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Basics

Description

  • Primary teeth: 20 total
    • Eruption begins between 6–10 mo of age and concludes by 30 mo
    • Eruption is symmetric bilaterally
  • Permanent teeth: 32 total
    • Begin to erupt at age 5–6
    • Number from 1–32 starting with upper right third molar (1) to upper left third molar (16) and lower left third molar (17) to lower right third molar (32)
    • Better and easier to describe the involved tooth anatomically by name
    • Naming from medial to lateral: central incisor, lateral incisor, canine, 2 premolars, and 3 molars
  • Most commonly injured teeth:
    • Maxillary central incisors, maxillary lateral incisors, and the mandibular incisors
  • Tooth fractures:
    • Fractures of the crown are classified as uncomplicated (involve only the enamel or both the enamel and dentin) or complicated (involves the neurovascular pulp)
    • Fractures can be classified by the depth of injury or by using the Ellis classification system
    • Class I fracture (uncomplicated fracture):
      • Involves only the superficial enamel
      • Fracture line appears chalky white
      • Painless to temperature, air, percussion
    • Class II facture (uncomplicated fracture):
      • Involves enamel and dentin
      • Fracture line will appear pale yellow compared to whiter enamel
      • Not tender
      • May be sensitive to heat, cold, or air
    • Class III fracture (complicated fracture):
      • True dental emergency
      • Involves enamel, dentin, and pulp
      • Pulp has pinkish, red, fleshy hue
      • Frank bleeding or a pink blush after wiping tooth surface indicates pulp violation
      • May be exquisitely painful or desensitized (with associated neurovascular disruption)
  • Injury classification:
    • Concussed teeth:
      • Tooth neither loose nor displaced
      • Sensitivity with chewing or percussion
    • Subluxed teeth:
      • Tooth is loose but not displaced
      • Bleeding from gingival sulcus may be present
      • Sensitivity with chewing or percussion
      • Periodontal ligament (PDL) is damaged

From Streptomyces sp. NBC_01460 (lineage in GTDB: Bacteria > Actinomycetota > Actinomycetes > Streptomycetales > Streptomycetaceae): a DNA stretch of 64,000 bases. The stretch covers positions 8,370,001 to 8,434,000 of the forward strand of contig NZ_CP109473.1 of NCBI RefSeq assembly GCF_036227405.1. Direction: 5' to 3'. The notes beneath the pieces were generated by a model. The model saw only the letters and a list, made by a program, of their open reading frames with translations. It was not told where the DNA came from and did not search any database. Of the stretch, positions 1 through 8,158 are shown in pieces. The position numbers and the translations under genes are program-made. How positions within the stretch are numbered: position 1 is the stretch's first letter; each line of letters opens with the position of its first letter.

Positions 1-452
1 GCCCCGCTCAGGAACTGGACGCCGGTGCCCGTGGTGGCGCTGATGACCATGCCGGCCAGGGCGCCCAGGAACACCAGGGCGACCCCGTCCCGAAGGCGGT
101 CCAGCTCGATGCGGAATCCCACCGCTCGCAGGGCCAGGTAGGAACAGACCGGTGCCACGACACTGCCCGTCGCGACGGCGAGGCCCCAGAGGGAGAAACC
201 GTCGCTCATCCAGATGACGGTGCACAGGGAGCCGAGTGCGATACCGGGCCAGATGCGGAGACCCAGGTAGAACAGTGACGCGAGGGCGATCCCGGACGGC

• Luxation injuries:
    • Tooth is mobile and displaced in any direction
      • Involves the supporting structures including the PDL and alveolar bone
    • Intrusive luxation:
      • Tooth is driven axially into socket
      • Alveolar socket fractured
      • PDL compressed
    • Lateral luxation:
      • Nonaxial displacement of the tooth
      • PDL damaged
      • Associated with potential alveolar socket fracture
    • Extrusive luxation:
      • Tooth appears elongated and is excessively mobile
      • Partial central dislocation from socket
      • PDL damaged
  • Avulsed tooth:
    • True dental emergency
    • Total displacement from socket
    • PDL severed
  • Alveolar bone fractures:
    • Fractures of tooth-bearing portions of mandible or maxilla
    • Bite malocclusion, painful bite, tooth mobility en bloc
    • Diagnosed clinically or radiographically

Etiology

  • Nearly 50% of children sustain a dental injury
  • Age periods of greatest predilection:
    • Toddlers (falls and nonaccidental trauma)
    • School-aged children and preteens (falls, bicycle, and playground accidents)
    • Adolescents (athletics, altercations, MVCs)
      • Mouth guard use greatly reduces sport-associated dental injury
  • Assault, domestic violence, or multiple trauma
  • Motor vehicle, motorcycle, bicycle accidents
  • Child abuse/nonaccidental trauma
    • Frequently associated with orofacial injury
  • Laryngoscopy
  • Certain predisposing anatomic factors increase risk:
    • Anterior overbite >4 mm increases risk for traumatic injury 2–3 times
    • Short or incompetent upper lip, mouth breathing, physical disabilities, use of fixed orthodontic appliances